19. J. Balaji, R. Desai, and S. Maiti, “Live cell ultraviolet microscopy: a comparison between two- and three-photon excitation,” Microsc. Res. Tech. 63(1), 67–71 (2004). [CrossRef]
  20. I. Veilleux, J. A. Spencer, D. P. Biss, D. Côté, and C. P. Lin, “In Vivo Cell Tracking With Video Rate Multimodality Laser Scanning Microscopy,” IEEE J. Sel. Top. Quantum Electron. 14, 10–18 (2008). [CrossRef]
  21. B. J. Zeskind, C. D. Jordan, W. Timp, L. Trapani, G. Waller, V. Horodincu, D. J. Ehrlich, and P. Matsudaira, “Nucleic acid and protein mass mapping by live-cell deep-ultraviolet microscopy,” Nat. Methods 4(7), 567–569 (2007). [CrossRef] [PubMed]
  22. J. E. Eastoe, “The amino acid composition of mammalian collagen and gelatin,” Biochem. J. 61(4), 589–600 (1955). [PubMed]
  23. G. Weber and F. J. W. Teale, “Electronic energy transfer in haem proteins,” Discuss. Faraday Soc. 27, 134–141 (1959). [CrossRef]
  24. R. I. Abu-Ghazaleh, S. L. Dunnette, D. A. Loegering, J. L. Checkel, H. Kita, L. L. Thomas, and G. J. Gleich, “Eosinophil granule proteins in peripheral blood granulocytes,” J. Leukoc. Biol. 52(6), 611–618 (1992). [PubMed]
  25. K. Ley, C. Laudanna, M. I. Cybulsky, and S. Nourshargh, “Getting to the site of inflammation: the leukocyte adhesion cascade updated,” Nat. Rev. Immunol. 7(9), 678–689 (2007). [CrossRef] [PubMed]
  26. G. J. Clydesdale, G. W. Dandie, and H. K. Muller, “Ultraviolet light induced injury: Immunological and inflammatory effects,” Immunol. Cell Biol. 79(6), 547–568 (2001). [CrossRef]
  27. T. Junt, H. Schulze, Z. Chen, S. Massberg, T. Goerge, A. Krueger, D. D. Wagner, T. Graf, J. E. Italiano, R. A. Shivdasani, and U. H. von Andrian, “Dynamic Visualization of Thrombopoiesis Within Bone Marrow,” Science 317(5845), 1767–1770 (2007). [CrossRef] [PubMed]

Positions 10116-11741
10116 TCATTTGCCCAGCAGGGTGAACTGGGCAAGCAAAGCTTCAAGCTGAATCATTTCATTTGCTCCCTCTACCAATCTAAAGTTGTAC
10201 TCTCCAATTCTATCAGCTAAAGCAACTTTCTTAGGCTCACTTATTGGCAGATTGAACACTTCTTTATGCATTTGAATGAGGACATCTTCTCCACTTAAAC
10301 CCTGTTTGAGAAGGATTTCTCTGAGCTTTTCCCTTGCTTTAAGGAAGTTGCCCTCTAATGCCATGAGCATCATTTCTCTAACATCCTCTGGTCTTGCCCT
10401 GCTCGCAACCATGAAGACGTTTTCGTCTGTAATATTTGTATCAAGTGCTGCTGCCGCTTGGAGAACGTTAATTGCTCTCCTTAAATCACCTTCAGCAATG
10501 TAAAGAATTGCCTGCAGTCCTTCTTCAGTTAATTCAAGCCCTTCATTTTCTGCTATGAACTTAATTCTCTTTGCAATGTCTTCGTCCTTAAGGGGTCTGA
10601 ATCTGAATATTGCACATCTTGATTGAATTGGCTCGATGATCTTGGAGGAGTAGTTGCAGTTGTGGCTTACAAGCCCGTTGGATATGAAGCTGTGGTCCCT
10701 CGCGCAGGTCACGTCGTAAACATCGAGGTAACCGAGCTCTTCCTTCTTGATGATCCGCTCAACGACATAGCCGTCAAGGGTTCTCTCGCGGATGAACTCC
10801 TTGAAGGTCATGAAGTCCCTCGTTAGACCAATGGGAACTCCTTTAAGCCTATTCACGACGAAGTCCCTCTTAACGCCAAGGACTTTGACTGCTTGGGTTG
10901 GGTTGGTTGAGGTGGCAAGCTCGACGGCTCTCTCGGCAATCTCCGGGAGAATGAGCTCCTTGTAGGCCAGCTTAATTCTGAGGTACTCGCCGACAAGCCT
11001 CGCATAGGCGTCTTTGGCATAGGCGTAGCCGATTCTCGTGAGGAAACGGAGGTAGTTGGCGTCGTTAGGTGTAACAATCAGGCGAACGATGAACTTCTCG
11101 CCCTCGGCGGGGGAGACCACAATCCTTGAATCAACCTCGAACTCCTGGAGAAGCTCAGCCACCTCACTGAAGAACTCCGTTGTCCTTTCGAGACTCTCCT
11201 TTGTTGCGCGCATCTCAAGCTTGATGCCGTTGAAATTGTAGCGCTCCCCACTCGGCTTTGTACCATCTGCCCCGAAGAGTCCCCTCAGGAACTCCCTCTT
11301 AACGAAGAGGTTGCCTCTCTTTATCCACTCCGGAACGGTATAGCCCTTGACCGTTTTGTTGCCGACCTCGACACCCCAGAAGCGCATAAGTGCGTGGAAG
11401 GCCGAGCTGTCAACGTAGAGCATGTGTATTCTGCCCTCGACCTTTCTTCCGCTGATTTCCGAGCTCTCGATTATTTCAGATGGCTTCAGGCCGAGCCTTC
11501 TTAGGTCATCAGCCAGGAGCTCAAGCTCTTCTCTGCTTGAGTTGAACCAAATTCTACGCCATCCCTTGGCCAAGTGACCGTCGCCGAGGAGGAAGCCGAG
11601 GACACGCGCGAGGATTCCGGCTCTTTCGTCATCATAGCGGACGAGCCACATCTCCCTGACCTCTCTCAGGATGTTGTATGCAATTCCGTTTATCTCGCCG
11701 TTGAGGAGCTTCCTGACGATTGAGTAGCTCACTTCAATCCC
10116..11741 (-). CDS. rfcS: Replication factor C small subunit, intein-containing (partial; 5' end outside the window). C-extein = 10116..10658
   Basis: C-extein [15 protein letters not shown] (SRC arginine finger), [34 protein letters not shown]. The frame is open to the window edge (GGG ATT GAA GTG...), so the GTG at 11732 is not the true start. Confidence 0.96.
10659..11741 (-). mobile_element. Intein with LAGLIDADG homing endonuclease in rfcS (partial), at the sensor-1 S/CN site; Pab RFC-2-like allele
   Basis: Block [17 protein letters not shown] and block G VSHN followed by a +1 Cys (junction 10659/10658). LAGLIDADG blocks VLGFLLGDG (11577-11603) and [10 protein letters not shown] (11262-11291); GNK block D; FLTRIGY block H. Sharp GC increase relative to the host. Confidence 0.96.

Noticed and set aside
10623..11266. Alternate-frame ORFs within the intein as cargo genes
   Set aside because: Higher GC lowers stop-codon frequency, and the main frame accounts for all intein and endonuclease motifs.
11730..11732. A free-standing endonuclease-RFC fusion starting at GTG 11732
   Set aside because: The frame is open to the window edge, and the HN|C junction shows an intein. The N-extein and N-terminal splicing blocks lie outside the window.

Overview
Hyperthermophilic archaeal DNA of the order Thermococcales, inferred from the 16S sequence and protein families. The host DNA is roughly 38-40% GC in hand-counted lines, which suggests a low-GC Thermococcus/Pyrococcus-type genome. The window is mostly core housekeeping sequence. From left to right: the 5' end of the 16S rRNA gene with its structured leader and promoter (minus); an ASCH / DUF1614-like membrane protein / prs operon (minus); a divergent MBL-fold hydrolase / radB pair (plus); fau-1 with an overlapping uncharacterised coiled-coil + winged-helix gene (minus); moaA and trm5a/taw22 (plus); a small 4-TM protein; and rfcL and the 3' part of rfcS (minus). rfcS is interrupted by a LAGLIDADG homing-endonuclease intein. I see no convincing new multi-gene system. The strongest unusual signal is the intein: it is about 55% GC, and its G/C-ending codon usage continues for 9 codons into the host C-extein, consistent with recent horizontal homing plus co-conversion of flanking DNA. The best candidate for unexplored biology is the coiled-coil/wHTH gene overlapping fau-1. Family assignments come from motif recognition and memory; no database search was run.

28. P. Friedl and B. Weigelin, “Interstitial leukocyte migration and immune function,” Nat. Immunol. 9(9), 960–969 (2008). [CrossRef] [PubMed]
  29. J. Palero, V. Boer, J. Vijverberg, H. Gerritsen, and H. J. C. M. Sterenborg, “Short-wavelength two-photon excitation fluorescence microscopy of tryptophan with a photonic crystal fiber based light source,” Opt. Express 13(14), 5363–5368 (2005), http://www.opticsinfobase.org/oe/abstract.cfm?uri=oe-13-14-5363 . [CrossRef] [PubMed]
  30. R. Sackstein, “Lymphocyte Migration Following Bone Marrow Transplantation,” Ann. N. Y. Acad. Sci. 770(1 Bone Marrow T), 177–188 (1995). [CrossRef] [PubMed]
  31. L. Brancaleon, A. J. Durkin, J. H. Tu, G. Menaker, J. D. Fallon, and N. Kollias, “In vivo Fluorescence Spectroscopy of Nonmelanoma Skin Cancer,” Photochem. Photobiol. 73(2), 178–183 (2001). [CrossRef] [PubMed]

Cited By

Alert me when this paper is cited

OSA is able to provide readers links to articles that cite this paper by participating in CrossRef's Cited-By Linking service. CrossRef includes content from more than 3000 publishers and societies. In addition to listing OSA journal articles that cite this paper, citing articles from other participating publishers will also be listed.

Supplementary Material

» Media 1: MOV (2186 KB)     
» Media 2: MOV (1136 KB)     
» Media 3: MOV (2636 KB)     

« Previous Article  |  Next Article »

OSA is a member of CrossRef.

CrossCheck Deposited